Exercise with Hypermobility, EDS, and POTS

Physical Therapy

Home » Physical Therapy » Exercise with Hypermobility, EDS, and POTS


Living with hypermobility, Ehlers-Danlos Syndrome (EDS), and Postural Orthostatic Tachycardia Syndrome (POTS) present unique challenges, particularly when it comes to exercise and physical activity. As a physical therapist, I’ve worked with many individuals grappling with these conditions, and I understand the importance of finding safe and effective ways to stay active. In this blog, we’ll explore the intersection of hypermobility, EDS, and POTS, discuss the benefits of exercise, and offer practical tips for incorporating physical activity into daily life while managing these complex conditions.

Understanding Hypermobility, EDS, and POTS

Hypermobility and EDS are a group of connective tissue disorders characterized by joint hypermobility, skin hyperextensibility, and tissue fragility. POTS is a form of dysautonomia characterized by an abnormal increase in heart rate upon standing, often accompanied by symptoms such as dizziness, lightheadedness, and fatigue. Both conditions can significantly impact mobility, functional capacity, and quality of life, making exercise management a crucial aspect of care.

Benefits of Exercise

Despite the challenges posed by hypermobility, EDS, and POTS, regular exercise offers numerous benefits for physical and mental health, including:

  • Improved Cardiovascular Health: Exercise can help improve cardiovascular fitness, increase blood circulation, and enhance heart health, which is particularly important for individuals with POTS.
  • Increased Muscle Strength: Strengthening muscles around hypermobile joints can improve joint stability, reduce pain, and enhance functional mobility.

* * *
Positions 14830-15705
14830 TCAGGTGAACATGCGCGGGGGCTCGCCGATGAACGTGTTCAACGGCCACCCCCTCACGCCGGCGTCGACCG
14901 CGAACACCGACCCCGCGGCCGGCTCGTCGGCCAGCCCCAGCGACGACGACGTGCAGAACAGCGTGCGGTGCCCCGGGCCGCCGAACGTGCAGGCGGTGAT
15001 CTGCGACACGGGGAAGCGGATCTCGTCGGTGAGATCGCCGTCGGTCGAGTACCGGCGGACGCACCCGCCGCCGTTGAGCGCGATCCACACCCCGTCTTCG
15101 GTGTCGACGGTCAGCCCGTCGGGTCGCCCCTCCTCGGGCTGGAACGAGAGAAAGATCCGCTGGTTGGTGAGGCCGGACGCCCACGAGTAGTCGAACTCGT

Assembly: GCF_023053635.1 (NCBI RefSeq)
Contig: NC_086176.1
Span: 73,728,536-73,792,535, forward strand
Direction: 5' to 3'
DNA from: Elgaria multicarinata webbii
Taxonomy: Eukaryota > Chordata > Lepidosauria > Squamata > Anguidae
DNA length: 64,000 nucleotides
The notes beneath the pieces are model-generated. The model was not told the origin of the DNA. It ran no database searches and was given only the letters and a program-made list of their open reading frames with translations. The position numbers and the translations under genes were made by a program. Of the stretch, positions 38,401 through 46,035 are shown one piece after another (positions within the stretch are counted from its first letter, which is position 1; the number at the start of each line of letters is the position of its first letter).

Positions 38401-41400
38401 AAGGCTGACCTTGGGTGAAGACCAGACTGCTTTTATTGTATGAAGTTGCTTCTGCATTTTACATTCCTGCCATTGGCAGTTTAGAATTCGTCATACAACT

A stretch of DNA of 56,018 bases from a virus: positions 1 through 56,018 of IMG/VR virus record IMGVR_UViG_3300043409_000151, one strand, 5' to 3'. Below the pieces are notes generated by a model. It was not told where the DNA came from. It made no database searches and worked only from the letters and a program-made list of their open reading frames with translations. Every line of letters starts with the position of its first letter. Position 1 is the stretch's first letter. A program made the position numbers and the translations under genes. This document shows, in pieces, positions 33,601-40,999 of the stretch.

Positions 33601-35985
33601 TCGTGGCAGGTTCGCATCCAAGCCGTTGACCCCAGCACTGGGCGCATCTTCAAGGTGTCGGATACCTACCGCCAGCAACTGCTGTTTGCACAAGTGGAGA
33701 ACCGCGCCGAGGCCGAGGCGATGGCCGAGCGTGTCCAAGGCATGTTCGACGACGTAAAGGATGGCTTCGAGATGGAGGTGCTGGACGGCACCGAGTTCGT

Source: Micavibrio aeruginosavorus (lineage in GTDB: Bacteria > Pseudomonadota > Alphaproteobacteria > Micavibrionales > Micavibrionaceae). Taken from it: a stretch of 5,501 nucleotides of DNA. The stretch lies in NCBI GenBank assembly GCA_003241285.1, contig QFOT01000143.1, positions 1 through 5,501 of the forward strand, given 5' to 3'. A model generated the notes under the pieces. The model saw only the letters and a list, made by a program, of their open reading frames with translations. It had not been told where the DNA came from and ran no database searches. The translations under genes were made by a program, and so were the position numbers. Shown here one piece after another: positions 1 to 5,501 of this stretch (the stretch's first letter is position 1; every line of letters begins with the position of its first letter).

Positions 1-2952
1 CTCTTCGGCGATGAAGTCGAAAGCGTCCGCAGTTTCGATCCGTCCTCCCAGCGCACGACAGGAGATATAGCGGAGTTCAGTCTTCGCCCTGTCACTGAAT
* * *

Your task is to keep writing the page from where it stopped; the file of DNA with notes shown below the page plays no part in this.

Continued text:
• Enhanced Joint Proprioception: Exercises that focus on balance, coordination, and proprioception can help individuals better control their movements and prevent falls or injury.
  • Mood Regulation: Regular exercise has been shown to improve mood, reduce stress, and boost mental well-being, which can be beneficial for individuals coping with the challenges of chronic illness.
  • Overall Quality of Life: Engaging in enjoyable and meaningful physical activities can enhance quality of life, promote social interaction, and foster a sense of accomplishment and empowerment.

Practical Tips for Exercise Management

When incorporating exercise into daily life with hypermobility, EDS, and POTS, it’s essential to prioritize safety, pacing, and individualized care. Here are some practical tips to consider:

  • Start slow: When starting exercise, start slow with the intensity, frequency, and volume. See how your body responds and build up from there.
  • Incorporate Strength Training: Focus on strengthening exercises that target major muscle groups, emphasizing proper form, and controlled movements to improve joint stability and reduce the risk of injury.
  • Practice Pacing: Listen to your body and pace yourself during exercise, taking breaks as needed and gradually increasing intensity and duration over time.
  • Stay Hydrated: Drink plenty of fluids before, during, and after exercise to prevent dehydration, which can exacerbate symptoms of POTS.
  • Use Compression Garments: Consider wearing compression garments to help improve blood circulation and reduce symptoms of orthostatic intolerance during exercise.
  • Monitor Symptoms: Pay attention to how your body responds to exercise and adjust your routine accordingly, avoiding activities that worsen symptoms or cause discomfort.
  • Work with Healthcare Professionals: Consult with a physical therapist or exercise physiologist experienced in working with individuals with hypermobility, EDS, and POTS to develop a personalized exercise plan tailored to your needs and goals.

In conclusion, exercise management is a crucial aspect of care for individuals with hypermobility/EDS and POTS, offering numerous benefits for physical and mental well-being. By incorporating safe and appropriate physical activities into daily life and working closely with healthcare professionals to develop a personalized exercise plan, individuals can improve cardiovascular health, enhance muscle strength, and enhance overall quality of life. With patience, perseverance, and a focus on self-care, individuals with hypermobility/EDS and POTS can navigate the challenges of exercise and thrive.

Looking for a Physical Therapist?

Want to try dry needling? Check out my physical therapy or personal training services if you are interested. Schedule a free consultation here, or just follow along for my free content on Instagram and Youtube.

Free Ergonomic Ebook

Learn how to set up your desk at home or in the office, with links to my favorite products with several options for budgets, or use what you already have!

More from my blogs

Physical Therapy

Strength Training